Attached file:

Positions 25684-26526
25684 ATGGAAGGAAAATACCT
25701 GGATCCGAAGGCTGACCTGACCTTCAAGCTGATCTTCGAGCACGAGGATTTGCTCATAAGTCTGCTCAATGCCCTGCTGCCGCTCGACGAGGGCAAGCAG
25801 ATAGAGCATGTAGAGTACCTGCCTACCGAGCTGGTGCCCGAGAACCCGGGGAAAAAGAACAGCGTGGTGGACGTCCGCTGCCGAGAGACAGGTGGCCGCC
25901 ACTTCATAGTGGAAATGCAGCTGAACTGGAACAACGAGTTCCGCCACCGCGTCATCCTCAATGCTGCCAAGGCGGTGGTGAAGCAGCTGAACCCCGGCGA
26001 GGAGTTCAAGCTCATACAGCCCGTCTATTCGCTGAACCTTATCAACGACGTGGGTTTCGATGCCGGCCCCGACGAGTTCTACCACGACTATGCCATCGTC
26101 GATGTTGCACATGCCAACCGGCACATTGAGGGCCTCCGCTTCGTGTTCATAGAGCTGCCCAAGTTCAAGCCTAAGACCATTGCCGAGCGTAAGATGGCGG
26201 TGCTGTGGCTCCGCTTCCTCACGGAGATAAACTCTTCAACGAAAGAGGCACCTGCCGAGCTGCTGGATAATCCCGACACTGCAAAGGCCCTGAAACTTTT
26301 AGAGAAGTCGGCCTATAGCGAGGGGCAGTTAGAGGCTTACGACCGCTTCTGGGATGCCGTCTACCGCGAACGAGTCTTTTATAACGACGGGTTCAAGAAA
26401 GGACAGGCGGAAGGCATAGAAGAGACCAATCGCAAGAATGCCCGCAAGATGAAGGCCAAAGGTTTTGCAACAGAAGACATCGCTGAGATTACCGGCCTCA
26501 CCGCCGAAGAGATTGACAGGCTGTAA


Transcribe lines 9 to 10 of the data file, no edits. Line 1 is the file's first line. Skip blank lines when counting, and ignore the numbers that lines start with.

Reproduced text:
26301 AGAGAAGTCGGCCTATAGCGAGGGGCAGTTAGAGGCTTACGACCGCTTCTGGGATGCCGTCTACCGCGAACGAGTCTTTTATAACGACGGGTTCAAGAAA
26401 GGACAGGCGGAAGGCATAGAAGAGACCAATCGCAAGAATGCCCGCAAGATGAAGGCCAAAGGTTTTGCAACAGAAGACATCGCTGAGATTACCGGCCTCA